- In the Execution Plan, filesort will sort the disk files.
This misunderstanding does not blame us, but it is because MySQL developers have problems in terms of words. Filesort is the information displayed in the "Extra" column when we use the explain command to view an SQL Execution Plan.
In fact, as long as an SQL statement needs to be sorted, "Using filesort" will be displayed, which does not mean that there will be File Sorting operations.
Read more: Understand filesort in MySQL Explain command output. Here I will provide a more detailed introduction.
- Basic Principles
- Join as few as possible
The advantage of MySQL lies in simplicity, but it is also a disadvantage in some aspects. The MySQL optimizer is highly efficient. However, due to the limited amount of statistics, the Optimizer may be more prone to deviations during its operation. For complex multi-table Join, on the one hand, the optimizer is limited, and the effort to Join is not enough, so the performance is still a little far from that of Oracle and other relational databases. However, for simple single-table queries, this gap will be extremely small and even superior to those of database predecessors in some scenarios.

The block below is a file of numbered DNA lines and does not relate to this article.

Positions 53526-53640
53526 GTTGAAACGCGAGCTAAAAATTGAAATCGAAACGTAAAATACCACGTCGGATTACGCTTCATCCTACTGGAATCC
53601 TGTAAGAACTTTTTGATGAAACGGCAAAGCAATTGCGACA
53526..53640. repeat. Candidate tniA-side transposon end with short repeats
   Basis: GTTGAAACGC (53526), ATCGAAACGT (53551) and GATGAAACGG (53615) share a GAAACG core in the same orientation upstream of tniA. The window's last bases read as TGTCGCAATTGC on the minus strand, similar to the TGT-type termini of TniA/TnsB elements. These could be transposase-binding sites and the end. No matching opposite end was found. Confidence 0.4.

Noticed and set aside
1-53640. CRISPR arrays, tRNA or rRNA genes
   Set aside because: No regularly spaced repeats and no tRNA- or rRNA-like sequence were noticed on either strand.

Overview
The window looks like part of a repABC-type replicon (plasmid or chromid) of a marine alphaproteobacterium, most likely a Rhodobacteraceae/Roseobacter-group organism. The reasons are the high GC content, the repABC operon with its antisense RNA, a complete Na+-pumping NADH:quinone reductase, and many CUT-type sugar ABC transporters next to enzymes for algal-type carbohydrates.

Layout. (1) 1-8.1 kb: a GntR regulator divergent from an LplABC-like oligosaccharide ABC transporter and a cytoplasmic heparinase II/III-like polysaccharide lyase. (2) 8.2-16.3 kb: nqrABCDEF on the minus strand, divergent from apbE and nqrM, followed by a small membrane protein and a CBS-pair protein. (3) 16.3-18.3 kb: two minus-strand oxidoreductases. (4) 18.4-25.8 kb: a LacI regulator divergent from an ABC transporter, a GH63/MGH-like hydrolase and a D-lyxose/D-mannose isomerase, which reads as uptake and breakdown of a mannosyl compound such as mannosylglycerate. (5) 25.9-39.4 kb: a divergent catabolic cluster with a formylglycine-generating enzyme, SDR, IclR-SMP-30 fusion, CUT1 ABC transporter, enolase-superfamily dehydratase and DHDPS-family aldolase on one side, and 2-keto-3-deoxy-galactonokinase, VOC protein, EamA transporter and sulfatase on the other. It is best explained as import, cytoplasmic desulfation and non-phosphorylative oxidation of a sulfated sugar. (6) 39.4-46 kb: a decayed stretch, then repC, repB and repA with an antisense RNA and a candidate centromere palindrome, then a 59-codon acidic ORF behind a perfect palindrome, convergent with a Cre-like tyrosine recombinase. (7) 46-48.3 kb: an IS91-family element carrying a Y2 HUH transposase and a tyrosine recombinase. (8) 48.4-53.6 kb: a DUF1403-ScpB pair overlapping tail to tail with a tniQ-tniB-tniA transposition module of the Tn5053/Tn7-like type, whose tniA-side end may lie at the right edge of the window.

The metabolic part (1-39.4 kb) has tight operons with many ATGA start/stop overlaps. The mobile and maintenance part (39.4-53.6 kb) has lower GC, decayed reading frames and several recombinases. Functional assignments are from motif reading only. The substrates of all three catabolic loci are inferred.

- Sort as few as possible
Sorting operations consume a large amount of CPU resources, so reducing sorting can greatly affect the SQL response time when the cache hit rate is higher than I/O capability.
For MySQL, there are multiple ways to reduce sorting, such:
- The index-based sorting method mentioned in the above misunderstanding is used for optimization.
- Reduce the number of records involved in sorting
- Do not sort data unless necessary
- Avoid select *
Many people may find this difficult to understand. Isn't the above misunderstanding saying that the number of fields in the select clause does not affect the data read?
Yes, most of the time it does not affect the IO volume, but when we still have the order by operation, the number of fields in the select clause will greatly affect our sorting efficiency, this can be described in detail in my previous article about MySQL order by implementation analysis.